Buddhism

bowing meditation

Buddhist meditation sessions often begin and end with bowing, an act considered a sign of respect to the Buddha. Repetitive and mindful bowing is also a form of meditation because it helps to rid the mind of self-centered desires.

Eido Tai Shimano-roshi

At the urging of his teacher, Soen-roshi, Eido-roshi left Japan in 1960 to be a resident monk at the Koko-an Zendo in Hawaii. Four years later, he arrived in New York City, where he became Zen Master of the Zen Studies Society. Throughout the 1960s he often served as the translator for Yasutani-roshi, accompanying the senior monk on his travels in the United States and around the world.

Kwan Um School of Zen

The Kwan Um School of Zen was founded in 1982 under the direction of Zen Master Seung Sahn, the 78th patriarch in his line of transmission in the Chogye order of Korean Buddhism. There are more than 60 branches worldwide, including 26 in the United States, and centers in Canada, Europe, South America, East Asia, and Africa.

Pure Land

Pure Land is a term used in the Mahayana Buddhist traditions to denote the realm under the auspices of a particular Buddha, most often referring to Sukhavati, the Land of Ultimate Bliss presided over by Amitabha Buddha. A Pure Land is an ideal place of cultivation, free from the distractions typically experienced in our world. Such a Pure Land may be thought of as a literal place different from our world or as a wholesome way of experiencing this world. In the former case, those reborn in a Pure Land are able to continuously meditate upon the Dharma until attaining enlightenment, no matter... Read more about Pure Land

Theravada Buddhism

Theravada, literally “The Way of the Elders,” was one of the eighteen earliest sub-schools of Buddhism. Today, the term designates the various traditions of Buddhism most prominent in Sri Lanka and Southeast Asia. Although these traditions differ in important ways, they share with one another an emphasis on the historicity of the Buddha, the use of Pali as a liturgical language, and reliance on a particular commentarial tradition.

bodhi

The Buddhist Sanskrit term bodhi means enlightenment or awakening. It is a direct awareness or realization of the changing and interdependent nature of reality which is accompanied by the elimination of the defilements and clinging that bind one to the suffering characteristic of ordinary life.

dhyana

(also: Ch'an; Son; Zen) Dhyana is the Sanskrit term for meditation practice, which became known in China as Chan and in Japan as Zen. It consists of disciplines of sitting, breathing, and mental concentration which enable the mind to develop insight into its real nature. Chan and Zen also designate the particular school of Buddhism which emphasizes this form of practice. The two principle sub-traditions within Chan/Zen are Rinzai (which emphasizes koan study) and Soto (for which “just sitting” is the main form of practice).

Khmer

Khmer refers to the indigenous people of Cambodia and their language, the official language of Cambodia.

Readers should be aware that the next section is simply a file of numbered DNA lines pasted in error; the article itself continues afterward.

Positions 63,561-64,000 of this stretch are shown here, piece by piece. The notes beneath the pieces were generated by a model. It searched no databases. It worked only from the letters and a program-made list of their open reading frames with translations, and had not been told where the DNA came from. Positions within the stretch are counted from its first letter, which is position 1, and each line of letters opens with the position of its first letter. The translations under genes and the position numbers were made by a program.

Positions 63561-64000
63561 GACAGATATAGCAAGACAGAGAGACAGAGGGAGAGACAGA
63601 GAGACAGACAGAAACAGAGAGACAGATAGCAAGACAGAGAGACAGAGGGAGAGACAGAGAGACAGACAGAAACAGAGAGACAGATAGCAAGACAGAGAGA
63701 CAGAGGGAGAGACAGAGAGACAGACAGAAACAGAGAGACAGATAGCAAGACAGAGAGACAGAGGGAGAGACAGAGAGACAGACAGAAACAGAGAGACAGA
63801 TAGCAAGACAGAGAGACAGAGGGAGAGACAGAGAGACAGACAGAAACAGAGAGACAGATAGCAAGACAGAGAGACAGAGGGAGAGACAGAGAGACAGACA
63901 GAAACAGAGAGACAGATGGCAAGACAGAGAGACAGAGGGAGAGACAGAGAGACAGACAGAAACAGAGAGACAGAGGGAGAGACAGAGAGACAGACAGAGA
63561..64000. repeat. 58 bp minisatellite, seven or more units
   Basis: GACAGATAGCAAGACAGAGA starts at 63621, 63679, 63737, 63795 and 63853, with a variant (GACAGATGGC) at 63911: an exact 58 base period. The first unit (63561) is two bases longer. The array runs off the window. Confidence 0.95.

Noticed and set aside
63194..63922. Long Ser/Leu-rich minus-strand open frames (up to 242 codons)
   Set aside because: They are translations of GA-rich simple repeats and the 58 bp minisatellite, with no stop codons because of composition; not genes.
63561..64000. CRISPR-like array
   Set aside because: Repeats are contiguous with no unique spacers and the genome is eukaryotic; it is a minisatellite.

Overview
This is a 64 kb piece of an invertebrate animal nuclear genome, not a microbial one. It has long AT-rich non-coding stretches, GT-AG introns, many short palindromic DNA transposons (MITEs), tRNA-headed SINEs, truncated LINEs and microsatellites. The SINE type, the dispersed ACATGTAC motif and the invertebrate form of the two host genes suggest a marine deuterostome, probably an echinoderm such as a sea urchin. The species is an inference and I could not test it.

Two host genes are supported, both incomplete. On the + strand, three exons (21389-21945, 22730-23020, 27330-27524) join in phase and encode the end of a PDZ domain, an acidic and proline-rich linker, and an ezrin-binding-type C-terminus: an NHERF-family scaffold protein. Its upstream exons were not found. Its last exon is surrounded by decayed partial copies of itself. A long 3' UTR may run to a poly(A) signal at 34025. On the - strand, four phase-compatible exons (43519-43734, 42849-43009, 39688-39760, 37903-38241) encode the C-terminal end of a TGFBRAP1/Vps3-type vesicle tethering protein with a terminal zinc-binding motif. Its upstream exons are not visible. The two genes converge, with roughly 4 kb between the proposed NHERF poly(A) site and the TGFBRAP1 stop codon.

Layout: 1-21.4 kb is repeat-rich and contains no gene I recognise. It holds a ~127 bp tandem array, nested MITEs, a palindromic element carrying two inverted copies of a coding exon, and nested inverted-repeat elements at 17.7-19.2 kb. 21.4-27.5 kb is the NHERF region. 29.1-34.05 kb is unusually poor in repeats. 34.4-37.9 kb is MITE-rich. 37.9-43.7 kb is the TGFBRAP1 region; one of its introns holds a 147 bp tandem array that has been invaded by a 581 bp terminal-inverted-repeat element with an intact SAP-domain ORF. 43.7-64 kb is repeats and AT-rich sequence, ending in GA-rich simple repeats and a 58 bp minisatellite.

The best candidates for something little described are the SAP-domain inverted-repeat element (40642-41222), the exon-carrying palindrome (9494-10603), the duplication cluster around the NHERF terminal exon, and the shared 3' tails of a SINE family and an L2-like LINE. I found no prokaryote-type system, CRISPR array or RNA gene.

Pali

Pali is an early middle-Indic language in which Buddhist texts were written. The group of Theravada Buddhist texts is collectively referred to as the Pali Canon.

Suzuki-roshi, Shunryu

Shunryu Suzuki (d. 1971) arrived in America in 1959 to serve as the priest of the Soto Zen Mission in San Francisco. Unlike his predecessors at the Mission, Suzuki not only served the Japanese congregation, but also devoted himself to teaching the practice of shikantaza (“just sitting”) to Euro-Americans. In 1966, he established Tassajara Zen Mountain Center (located in Los Padres National Forest) as America’s first mountain retreat for Zen practice. That same year, he opened the Zen Center on Page Street in downtown San Francisco to accommodate the ever-increasing number of Euro-Americans... Read more about Suzuki-roshi, Shunryu

Beat Zen

Beat Zen is a term used to refer to the views of Zen Buddhism made popular to the American public through the Beat poets. Such poets included Gary Snyder, Allen Ginsberg, and Jack Kerouac.

Dharma school

Patterned after the Sunday schools of Christian churches, Dharma schools in some Buddhist organizations provide weekly instruction to youth in the basics of Buddhist teachings and practice.

Olcott, Colonel Henry Steel and Helena Petrovna Blavatsky

Colonel Henry Steel Olcott and Helena Petrovna Blavatsky were the founders of the Theosophical Society, a group with interests ranging from the mysteries of ancient Egypt and Greece to Eastern religions. In 1878 Olcott and Blavatsky went to India and Sri Lanka, and took the five lay precepts of Buddhism — likely the first Americans to do so. Olcott became especially concerned about pan-Buddhist unity, eventually writing a Buddhist Catechism and designing a Buddhist flag.

Stuart-roshi, Maurine

Maurine Stuart-roshi (1922-1990) received Dharma transmission from her teacher, Nakagawa Soen-roshi, and became the resident teacher at the Cambridge Buddhist Association in Cambridge, Massachusetts.

Asalha

The Asalha festival, especially important in the Theravada Buddhist traditions, commemorates the first sermon of the Buddha and his ascent to the second heaven, where he preached the Dharma to his mother. It is celebrated at the beginning of the three-month vassa, or rainy season, of Southeast Asia, thus signaling the advent of the annual period when itinerant Theravadin monks remain domiciled in a monastery.

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